South Africa’s most seasoned current Super Rugby head coach - that’s not saying a lot, of course - is also now its most endangered.
If Pote Human gets back at the Bulls helm for any further activity in the competition this season (increasingly unlikely given the worldwide effects of the coronavirus) he will also do so with one hand effectively tied behind his back.
The recent revelation that World Cup 2007-masterminding Springbok coach Jake White has been appointed director of rugby at the franchise sparked simultaneous speculation that he would “take the tracksuit” from Human, even if the long-time Loftus loyalist remains contracted in an altered capacity.
It would only up the ante for Human, in his second year as head coach, to turn things around in a hurry results-wise should the 2020 tournament resume, as he has begun it noticeably on the back foot in that regard: one win from six and a miserly six points for the three-time past champions.
Still, as with his rookie counterpart just down the highway, Ivan van Rooyen of the Lions, isn’t that just about what might have been expected from a team in the throes of a grim (at least initially) transformation after a wave of exoduses of major names from the corral?
The situation would also be looking just a little less perilous had the Bulls only held on a few weeks ago to see off the visiting Blues 21-20, instead of seeing Otere Black goal an 81st-minute penalty to seize the spoils.
That result saw them slide to a nought-from-three start, and history has shown that only traditionally champagne outfits like the Crusaders can bounce back from that degree of early deficit to be title contenders.
What those first three matches (Sharks, Stormers, Blues) showed was that the Bulls lacked - at least at that stage - a suitably stinging punch on attack, averaging one try per game even as their defence kept reasonable integrity under Human’s guidance.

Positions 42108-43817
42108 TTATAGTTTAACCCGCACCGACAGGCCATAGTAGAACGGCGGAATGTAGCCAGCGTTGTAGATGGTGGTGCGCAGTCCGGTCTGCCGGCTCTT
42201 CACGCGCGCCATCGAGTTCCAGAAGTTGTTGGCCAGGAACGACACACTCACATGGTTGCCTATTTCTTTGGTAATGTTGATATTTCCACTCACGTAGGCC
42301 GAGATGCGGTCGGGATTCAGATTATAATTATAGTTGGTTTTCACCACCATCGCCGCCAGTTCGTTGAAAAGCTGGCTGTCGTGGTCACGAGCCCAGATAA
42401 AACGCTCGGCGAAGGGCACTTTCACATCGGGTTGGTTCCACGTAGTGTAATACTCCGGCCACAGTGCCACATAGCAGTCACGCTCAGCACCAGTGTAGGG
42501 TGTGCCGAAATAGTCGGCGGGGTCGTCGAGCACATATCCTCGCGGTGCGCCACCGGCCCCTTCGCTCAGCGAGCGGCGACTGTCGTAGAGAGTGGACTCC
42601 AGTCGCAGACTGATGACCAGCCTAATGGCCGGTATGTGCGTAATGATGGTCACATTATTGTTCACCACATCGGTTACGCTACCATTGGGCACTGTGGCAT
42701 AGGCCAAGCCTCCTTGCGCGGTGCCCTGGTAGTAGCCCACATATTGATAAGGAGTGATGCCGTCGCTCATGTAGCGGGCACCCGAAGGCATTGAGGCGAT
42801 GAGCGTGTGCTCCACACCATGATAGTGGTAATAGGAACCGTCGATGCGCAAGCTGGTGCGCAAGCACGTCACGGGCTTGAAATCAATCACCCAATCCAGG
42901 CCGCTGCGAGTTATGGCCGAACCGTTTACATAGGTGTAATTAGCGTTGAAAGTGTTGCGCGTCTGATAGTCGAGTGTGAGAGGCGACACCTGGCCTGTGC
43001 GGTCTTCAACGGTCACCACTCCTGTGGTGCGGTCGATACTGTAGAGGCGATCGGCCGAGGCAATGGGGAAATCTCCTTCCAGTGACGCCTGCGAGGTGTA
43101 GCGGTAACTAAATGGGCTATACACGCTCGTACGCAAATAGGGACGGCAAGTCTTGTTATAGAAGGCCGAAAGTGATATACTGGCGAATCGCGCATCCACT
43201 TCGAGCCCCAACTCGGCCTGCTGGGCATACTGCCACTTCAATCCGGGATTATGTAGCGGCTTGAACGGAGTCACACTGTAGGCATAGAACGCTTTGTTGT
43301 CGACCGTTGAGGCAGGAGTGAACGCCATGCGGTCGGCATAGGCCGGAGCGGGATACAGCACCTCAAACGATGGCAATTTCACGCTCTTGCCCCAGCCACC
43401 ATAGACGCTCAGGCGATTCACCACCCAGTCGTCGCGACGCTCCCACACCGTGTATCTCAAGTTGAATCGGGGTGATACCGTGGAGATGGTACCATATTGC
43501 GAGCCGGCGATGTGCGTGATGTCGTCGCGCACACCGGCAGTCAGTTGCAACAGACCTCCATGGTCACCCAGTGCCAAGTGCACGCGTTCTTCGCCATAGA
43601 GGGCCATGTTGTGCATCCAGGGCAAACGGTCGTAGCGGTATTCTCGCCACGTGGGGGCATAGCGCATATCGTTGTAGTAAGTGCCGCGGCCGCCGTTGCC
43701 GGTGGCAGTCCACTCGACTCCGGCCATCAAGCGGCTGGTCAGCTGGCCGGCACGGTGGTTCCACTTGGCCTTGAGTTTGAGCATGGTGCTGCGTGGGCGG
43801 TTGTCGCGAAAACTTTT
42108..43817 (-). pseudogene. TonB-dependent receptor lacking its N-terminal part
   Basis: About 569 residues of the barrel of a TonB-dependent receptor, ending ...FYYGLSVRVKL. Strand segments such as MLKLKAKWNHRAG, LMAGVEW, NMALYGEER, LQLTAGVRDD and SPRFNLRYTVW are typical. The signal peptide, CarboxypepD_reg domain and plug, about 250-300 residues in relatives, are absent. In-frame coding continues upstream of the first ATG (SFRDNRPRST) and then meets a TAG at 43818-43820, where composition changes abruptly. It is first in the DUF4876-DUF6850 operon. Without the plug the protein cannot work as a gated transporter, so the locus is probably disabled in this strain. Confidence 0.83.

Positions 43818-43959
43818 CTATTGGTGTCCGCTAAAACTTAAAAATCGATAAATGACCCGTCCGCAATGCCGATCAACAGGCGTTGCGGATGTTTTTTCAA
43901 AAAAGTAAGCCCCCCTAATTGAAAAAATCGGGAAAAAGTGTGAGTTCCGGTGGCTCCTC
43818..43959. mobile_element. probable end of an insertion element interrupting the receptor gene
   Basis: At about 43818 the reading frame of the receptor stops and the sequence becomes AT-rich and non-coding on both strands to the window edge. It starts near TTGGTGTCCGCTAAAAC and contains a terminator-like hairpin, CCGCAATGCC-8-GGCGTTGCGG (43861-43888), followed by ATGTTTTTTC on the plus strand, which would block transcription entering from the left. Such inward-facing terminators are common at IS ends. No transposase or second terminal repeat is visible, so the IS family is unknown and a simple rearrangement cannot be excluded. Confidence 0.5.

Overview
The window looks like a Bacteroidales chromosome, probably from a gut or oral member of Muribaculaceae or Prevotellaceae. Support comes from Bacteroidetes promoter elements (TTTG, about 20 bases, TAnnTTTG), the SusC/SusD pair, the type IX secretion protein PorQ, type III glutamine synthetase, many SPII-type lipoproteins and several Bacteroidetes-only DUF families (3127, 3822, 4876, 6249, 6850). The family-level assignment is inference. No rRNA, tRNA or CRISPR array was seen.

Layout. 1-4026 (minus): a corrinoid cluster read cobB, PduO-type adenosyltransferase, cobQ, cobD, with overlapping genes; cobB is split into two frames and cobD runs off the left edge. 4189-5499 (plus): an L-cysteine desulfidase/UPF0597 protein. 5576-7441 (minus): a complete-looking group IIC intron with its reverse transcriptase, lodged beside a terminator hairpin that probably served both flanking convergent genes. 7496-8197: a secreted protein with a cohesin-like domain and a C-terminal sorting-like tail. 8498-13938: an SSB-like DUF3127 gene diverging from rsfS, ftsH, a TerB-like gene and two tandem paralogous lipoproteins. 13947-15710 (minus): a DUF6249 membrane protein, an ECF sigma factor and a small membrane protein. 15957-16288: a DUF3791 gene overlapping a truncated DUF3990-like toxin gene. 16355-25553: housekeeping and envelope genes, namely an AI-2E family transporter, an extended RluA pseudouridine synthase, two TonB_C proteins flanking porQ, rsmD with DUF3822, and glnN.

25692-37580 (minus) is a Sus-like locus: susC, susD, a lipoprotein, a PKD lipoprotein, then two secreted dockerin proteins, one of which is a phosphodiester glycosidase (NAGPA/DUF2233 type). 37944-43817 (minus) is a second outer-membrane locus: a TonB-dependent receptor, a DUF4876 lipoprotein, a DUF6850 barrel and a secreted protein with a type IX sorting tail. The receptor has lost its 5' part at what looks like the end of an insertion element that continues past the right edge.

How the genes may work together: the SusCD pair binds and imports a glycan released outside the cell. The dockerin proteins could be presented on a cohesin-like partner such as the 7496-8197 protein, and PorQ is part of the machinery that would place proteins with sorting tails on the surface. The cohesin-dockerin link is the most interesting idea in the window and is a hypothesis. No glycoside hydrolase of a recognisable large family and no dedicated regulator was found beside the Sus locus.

But then a different hallmark came into play: while tries became hugely more common in their favour over the next trio of clashes, bringing the whippet-like Rosko Specman out wide to special prominence, the Bulls began to take water on board badly at the other end of the park.
While dotting 12 times themselves, a pleasing turnaround, they suddenly conceded a relative avalanche in the period of 13, including six each against the Jaguares at Loftus and Reds in Brisbane in game one of their then-jettisoned Australasian tour.
As if to confirm that they went into the tourney suspension period with clear problems in both alignment and collective application on defence, they somehow contrived to let slip a three-tries-to-nil head start on the Queenslanders to be thumped 41-17 before heading homeward.
It is one area where White’s spirited intervention should lead to relatively fruitful correction before long, if the Bulls do get to run out again in 2020.
Still, Human may wish to point out some recent rays of light in his favour: that bright start against the Reds, preceded by a 38-13 home trouncing of the Highlanders before crossing the Indian Ocean.
It just began to suggest that his remoulding troops were finally “getting it” in many respects and ready to believe they could develop, as a starting point, into a potentially nearer mid-table kind of tournament factor.
The big, bruising former Eastern Province and Free State loose forward did, remember, guide the 2019 Bulls to a gallant quarter-final exit then, having had the services at the time of a raft of proven internationals before most flew the coop.
The Bulls have always prided themselves on forward muscularity, including strong lock stocks, and that is the department where Human saw the most deflating exit of resources ahead of the 2020 campaign: he could no longer call on any of Lood de Jager, RG Snyman, Jason Jenkins, Eli Snyman or even the versatile Hanro Liebenberg who operated there for a while last season.
White already seems determined, if the media grapevine is to be believed, to rectify matters in the second row through some recalls or fresh signatures from abroad - immediately giving him a stronger boiler room that Human has had to go with.
It’s been difficult going, but the incumbent has been, I’d suggest, short of a train smash so far in the slashed season and will retain some sympathisers if his powers do get significantly reduced or he is more formally evicted …
Human’s rating: 5.5/10
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